Wine Recommendation
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Wine Recommendation

Wine:Persimmon Creek Vineyards 2005 Seyval Blanc  (Georgia)

Persimmon Creek Vineyards

2005 Seyval Blanc

However much we may conjure up steamy-sultry images of Georgia, this is a cool climate wine that speaks directly to the Georgia hill country, where elevations reveal themselves in wines of crisp acidity, bright and lively fruit and no flab.

I first wrote about Seyval Blanc in its English vineyard incarnation more than three decades ago. In the interim I’ve tasted it from a host of cool climate venues across North America and even grown and tried my hand at making it in Nova Scotia, with occasional medal success.

I have to say that this Georgian rendering stands in the top echelon of my experience with the variety. In the nose the Persimmon Creek wine presents itself as fresh and clean with a wisp of buttery promise. On the palate it is more expressive with lemon and startling minerality (wish I knew more about the soils in that vineyard), and, again, a subtle touch of crème caramel. The wine finds just the right balance of acidity and body, covering every edge of the palate without stalling like a sack of excess in any one place. Well done, Georgia!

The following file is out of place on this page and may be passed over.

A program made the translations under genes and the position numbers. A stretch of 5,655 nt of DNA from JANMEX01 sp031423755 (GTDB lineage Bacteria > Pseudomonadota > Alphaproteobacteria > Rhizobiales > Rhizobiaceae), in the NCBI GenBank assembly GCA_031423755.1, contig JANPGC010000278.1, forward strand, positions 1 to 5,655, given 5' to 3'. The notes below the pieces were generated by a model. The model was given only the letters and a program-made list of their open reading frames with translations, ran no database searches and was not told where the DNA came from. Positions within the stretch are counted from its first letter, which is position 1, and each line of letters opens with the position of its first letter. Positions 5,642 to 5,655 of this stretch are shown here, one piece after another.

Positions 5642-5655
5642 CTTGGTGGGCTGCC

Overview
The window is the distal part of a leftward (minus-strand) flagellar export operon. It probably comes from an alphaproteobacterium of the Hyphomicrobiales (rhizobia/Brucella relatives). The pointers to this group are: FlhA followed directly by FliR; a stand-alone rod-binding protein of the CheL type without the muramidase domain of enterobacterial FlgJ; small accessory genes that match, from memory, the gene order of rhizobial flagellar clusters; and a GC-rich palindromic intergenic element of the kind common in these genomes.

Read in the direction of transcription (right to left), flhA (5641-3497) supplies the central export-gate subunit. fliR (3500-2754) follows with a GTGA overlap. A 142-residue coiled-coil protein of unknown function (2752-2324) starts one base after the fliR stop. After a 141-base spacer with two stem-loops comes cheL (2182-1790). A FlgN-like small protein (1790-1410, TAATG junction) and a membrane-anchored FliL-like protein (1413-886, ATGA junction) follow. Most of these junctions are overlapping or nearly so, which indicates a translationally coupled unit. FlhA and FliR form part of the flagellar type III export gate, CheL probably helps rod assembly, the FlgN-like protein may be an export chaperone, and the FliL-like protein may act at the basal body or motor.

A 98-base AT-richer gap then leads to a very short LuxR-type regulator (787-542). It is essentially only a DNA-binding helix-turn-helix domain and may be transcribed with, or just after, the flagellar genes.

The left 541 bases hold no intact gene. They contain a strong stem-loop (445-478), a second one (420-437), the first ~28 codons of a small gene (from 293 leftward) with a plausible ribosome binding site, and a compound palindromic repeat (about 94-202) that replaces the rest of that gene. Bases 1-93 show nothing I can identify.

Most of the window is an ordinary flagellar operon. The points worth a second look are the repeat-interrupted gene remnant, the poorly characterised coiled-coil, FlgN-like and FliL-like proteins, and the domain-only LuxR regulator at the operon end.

Reviewed February 25, 2007 by Roger Dial.


Other Awards & Accolades

Wine Spectator’s John Mariani (Dec. 2007) on his first course at the Sea Island, Georgia’s “majestic Georgian Room”:

“The wine was a delightful surprise – Persimmon Creek Seyval Blanc 2006, a perfect match for that particular Indian summer evening… (with) Georgia blue crab with touches of heirloom melon drizzled with vanilla essence and aromatic mint juice.”

Other reviewed wines from Persimmon Creek Vineyards


The Wine

Winery: Persimmon Creek Vineyards
Vintage: 2005
Wine: Seyval Blanc
Appellation: Georgia
Grape: Seyval Blanc
Price: 750ml $19.00

Review Date: 2/25/2007

The Reviewer

Roger Dial

Under various hats (winegrower/maker/negotiant/writer) Roger Dial has been tasting wine professionally for 40 years. He regards varietal and regional diversity as the best virtues of wine, and is ever-suspicious of the quest (by producers and critics, alike) for “universal greatness”. His tasting regime is simple: Is the wine technically sound? Is it interesting? Warning: he’s a sucker for all aromatic varieties.